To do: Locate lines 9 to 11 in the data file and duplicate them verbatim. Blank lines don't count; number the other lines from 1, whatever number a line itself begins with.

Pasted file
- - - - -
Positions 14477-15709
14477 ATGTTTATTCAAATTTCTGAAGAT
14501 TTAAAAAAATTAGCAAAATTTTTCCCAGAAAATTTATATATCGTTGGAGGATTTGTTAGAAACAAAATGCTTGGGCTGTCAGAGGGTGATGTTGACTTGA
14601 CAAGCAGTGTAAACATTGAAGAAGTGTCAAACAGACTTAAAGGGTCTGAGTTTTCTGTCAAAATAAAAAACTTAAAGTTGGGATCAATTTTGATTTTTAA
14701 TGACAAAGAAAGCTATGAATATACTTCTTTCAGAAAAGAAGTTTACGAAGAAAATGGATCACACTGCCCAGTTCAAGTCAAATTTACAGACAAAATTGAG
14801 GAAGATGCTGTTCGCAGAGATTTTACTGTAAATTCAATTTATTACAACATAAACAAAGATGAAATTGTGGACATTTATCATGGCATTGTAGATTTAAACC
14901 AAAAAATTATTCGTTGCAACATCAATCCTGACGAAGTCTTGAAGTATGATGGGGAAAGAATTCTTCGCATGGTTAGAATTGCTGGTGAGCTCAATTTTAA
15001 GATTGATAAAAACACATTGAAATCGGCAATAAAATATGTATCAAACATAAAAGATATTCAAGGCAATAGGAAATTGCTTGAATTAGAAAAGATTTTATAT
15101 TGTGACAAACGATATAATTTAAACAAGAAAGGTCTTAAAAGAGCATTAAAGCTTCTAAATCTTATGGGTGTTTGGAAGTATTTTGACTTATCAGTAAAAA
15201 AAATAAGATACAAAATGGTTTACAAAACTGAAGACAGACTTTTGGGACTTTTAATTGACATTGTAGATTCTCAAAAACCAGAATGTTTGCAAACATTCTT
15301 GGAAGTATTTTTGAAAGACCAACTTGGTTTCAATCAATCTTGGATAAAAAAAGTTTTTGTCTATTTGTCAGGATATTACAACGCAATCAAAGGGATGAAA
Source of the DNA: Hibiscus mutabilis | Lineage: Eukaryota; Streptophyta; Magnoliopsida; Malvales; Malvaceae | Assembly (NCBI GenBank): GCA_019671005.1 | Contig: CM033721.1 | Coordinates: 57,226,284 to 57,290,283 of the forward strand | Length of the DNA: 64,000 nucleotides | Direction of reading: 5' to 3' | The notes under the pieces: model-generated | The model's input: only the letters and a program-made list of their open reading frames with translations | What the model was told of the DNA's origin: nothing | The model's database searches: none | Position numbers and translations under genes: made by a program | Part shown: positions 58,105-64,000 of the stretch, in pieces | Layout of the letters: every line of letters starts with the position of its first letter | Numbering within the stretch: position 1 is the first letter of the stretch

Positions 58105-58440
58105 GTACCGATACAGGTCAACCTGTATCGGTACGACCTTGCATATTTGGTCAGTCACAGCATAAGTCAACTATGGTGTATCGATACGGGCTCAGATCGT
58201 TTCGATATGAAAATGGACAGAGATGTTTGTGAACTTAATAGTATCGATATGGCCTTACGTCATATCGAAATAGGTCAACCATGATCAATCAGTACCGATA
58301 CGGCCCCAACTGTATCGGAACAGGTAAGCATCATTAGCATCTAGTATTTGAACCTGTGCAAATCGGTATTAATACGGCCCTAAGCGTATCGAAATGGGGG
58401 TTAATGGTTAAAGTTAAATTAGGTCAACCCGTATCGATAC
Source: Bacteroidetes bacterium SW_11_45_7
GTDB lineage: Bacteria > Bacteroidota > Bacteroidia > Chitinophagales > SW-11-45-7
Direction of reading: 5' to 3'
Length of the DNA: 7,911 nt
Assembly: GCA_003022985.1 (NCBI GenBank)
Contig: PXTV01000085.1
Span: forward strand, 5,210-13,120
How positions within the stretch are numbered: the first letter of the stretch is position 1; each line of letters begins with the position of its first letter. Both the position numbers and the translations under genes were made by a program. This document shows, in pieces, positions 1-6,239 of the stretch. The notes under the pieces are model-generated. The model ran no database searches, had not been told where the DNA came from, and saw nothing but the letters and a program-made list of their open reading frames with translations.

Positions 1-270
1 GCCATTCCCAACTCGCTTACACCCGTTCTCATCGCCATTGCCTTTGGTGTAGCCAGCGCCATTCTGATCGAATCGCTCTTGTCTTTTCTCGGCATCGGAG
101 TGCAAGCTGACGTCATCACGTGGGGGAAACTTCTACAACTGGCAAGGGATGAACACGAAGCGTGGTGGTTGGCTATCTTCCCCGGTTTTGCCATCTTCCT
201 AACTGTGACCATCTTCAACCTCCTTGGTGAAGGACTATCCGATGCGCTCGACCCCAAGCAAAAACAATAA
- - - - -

15101 TGTGACAAACGATATAATTTAAACAAGAAAGGTCTTAAAAGAGCATTAAAGCTTCTAAATCTTATGGGTGTTTGGAAGTATTTTGACTTATCAGTAAAAA
15201 AAATAAGATACAAAATGGTTTACAAAACTGAAGACAGACTTTTGGGACTTTTAATTGACATTGTAGATTCTCAAAAACCAGAATGTTTGCAAACATTCTT
15301 GGAAGTATTTTTGAAAGACCAACTTGGTTTCAATCAATCTTGGATAAAAAAAGTTTTTGTCTATTTGTCAGGATATTACAACGCAATCAAAGGGATGAAA